Writer: Mark Millar

Art: Tommy Lee Edwards

Publisher: Marvel Comics

Those who frequent the comics news and gossip websites will know that Mark Millar’s 1985 has been coming for quite some time, in a variety of guises. Originally conceptualised as a photo-frame book, the basic premise is that Marvel’s super-villains have found a way to ‘our’ earth / universe, one that of course is not equipped with super-heroes to defend it. Set, oddly enough, in 1985, it takes place at the end of the first Secret Wars storyline, and will no doubt deal with how a world without super-powers reacts to this unprecedented invasion.

Now, I must admit to being not all that keen on the idea of comic-book stories that rely on the concept of a multitude of universes or timelines of which ours is a part, where there are a multitude of ‘other’ Earths that are in principle the same, albeit with some variations – it all gets a bit muddy and convoluted. Once we start getting into Earth 616 and all that kind of stuff, it just seems that the integrity of the Marvel Universe is being questioned somewhat (not that this kind of story pervades the Marvel Universe as much as it might at some other publishers.) In the wrong hands, it can also be used for cheap storytelling, allowing any possible ramifications to be ignored as ‘off-world.’

However, it isn’t often that Mark Millar’s hands are the wrong ones when it comes to stories of this scale. Things kick off really nicely with a brilliantly orchestrated first scene, drenched in comic-book nostalgia but still establishing pivotal plot points, and we are introduced to our main point-of-view character, Toby. His background is fairly formulaic (and a little reminiscient of Millar’s other mini-series, Kick Ass?)- an introspective and withdrawn teenage boy whose parents are divorced, and comics are his only escape. It may be a little clichéd, but Millar actually does the emotional character-development stuff really well, building subtly as the story progresses. Besides the above, all seems fairly normal in Toby’s life – until, while visiting an old house with his father, Toby is convinced that he sees the Red Skull at the window…

This first issue is a slow-build, but it has all the ingredients for a great story as things develop, with a wonderful sense of pacing and suspense throughout as super-villains slowly come into focus; it is a dark story, but with just the right mix of humour and a nod to the past that long-time fans will love. The final scene is also paced brilliantly, setting up plenty of action and exposition for the next issue. This actually feels like one of Millar’s most natural efforts – he just intrinsically knows how to write a good story. It is nostalgic, but not at all cheesy, grim in places but at the same time not out of keeping with the traditions of the era.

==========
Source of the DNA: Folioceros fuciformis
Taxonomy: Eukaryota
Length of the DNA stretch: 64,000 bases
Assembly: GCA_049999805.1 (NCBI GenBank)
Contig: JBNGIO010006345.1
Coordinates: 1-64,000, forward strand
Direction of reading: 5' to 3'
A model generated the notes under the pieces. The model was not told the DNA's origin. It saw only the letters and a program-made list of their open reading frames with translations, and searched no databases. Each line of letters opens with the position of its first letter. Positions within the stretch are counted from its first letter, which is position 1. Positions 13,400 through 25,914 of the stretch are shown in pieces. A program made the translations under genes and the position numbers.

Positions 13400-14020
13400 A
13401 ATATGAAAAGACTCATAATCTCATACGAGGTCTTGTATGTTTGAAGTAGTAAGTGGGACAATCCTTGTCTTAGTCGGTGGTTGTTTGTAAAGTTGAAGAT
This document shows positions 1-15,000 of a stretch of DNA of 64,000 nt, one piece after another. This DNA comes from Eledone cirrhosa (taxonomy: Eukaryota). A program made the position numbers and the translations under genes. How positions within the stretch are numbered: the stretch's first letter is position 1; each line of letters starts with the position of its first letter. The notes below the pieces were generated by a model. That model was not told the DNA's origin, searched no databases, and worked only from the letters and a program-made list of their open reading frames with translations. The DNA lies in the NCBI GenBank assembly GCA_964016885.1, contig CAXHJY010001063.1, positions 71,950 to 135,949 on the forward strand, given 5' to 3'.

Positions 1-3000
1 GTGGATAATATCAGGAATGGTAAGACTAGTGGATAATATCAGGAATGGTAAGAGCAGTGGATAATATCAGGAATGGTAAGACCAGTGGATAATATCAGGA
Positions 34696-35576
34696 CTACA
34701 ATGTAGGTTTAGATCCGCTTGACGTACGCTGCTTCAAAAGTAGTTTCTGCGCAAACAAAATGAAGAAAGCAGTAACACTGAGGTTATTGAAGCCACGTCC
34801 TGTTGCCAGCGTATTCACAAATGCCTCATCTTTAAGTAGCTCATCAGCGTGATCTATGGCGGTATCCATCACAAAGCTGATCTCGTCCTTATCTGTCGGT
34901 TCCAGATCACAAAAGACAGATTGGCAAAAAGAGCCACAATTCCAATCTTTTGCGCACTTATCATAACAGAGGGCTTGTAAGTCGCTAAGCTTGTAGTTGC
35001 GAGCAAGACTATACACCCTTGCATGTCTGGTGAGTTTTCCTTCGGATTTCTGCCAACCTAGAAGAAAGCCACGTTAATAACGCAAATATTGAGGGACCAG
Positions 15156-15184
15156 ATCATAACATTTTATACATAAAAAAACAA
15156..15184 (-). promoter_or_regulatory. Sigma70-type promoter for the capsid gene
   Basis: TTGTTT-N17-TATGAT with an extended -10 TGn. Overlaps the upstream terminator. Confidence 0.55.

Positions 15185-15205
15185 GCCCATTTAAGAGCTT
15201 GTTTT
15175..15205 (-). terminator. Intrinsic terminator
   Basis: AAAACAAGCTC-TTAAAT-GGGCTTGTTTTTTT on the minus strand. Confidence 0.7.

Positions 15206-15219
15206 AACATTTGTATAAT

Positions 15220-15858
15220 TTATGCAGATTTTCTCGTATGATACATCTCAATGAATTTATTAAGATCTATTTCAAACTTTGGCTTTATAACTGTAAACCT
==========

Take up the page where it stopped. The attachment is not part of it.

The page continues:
The original idea to utilise photography as the basis for the artwork in this project was certainly interesting, reminding me of the horror stories that used to appear in British annuals like the Eagle in the 70s and 80s – but to be honest, I have no idea how that was ever going to work to tell a super-hero story. Of course, it could have been a mix of line art and photography (for example); it would certainly have been pretty innovative, and I’m all for that. However, I never quite got on with these photo-book tales even back then – it felt too much like reality rather than an artistic interpretation of it. Now, I don’t wish to suggest that photography is not an art form, but it just never worked for me in a comic-book sense. So, up steps Tommy Lee Edwards to replace negatives with charcoal. I am a relative newcomer to Edwards’ work, but what I have seen I have been immensely impressed with, and I always felt he was an excellent choice for this project. His artwork carries a sense of realism and is down-to earth, but it is also visually very stylish and distinct. Suffice to say, he doesn’t disappoint. ‘Our world’ looks exactly as it should, and the appearance of the super-villains is rendered perfectly in keeping with the world he has created – they look larger than life, spectacular, menacing, but fully believable, which is not at all easy to pull off.

Knowing the quality of the creators involved makes me almost ashamed to say that I was really pleasantly surprised by this issue. The concept could so easily have come unstuck in its delivery, but the feel and pacing of this particular issue is just spot-on. This has all the makings of yet another Millar success story, while propelling Edwards stock as a comic-book artist even higher. Who said nothing good happened in the 80s?!

Rating: 8/10

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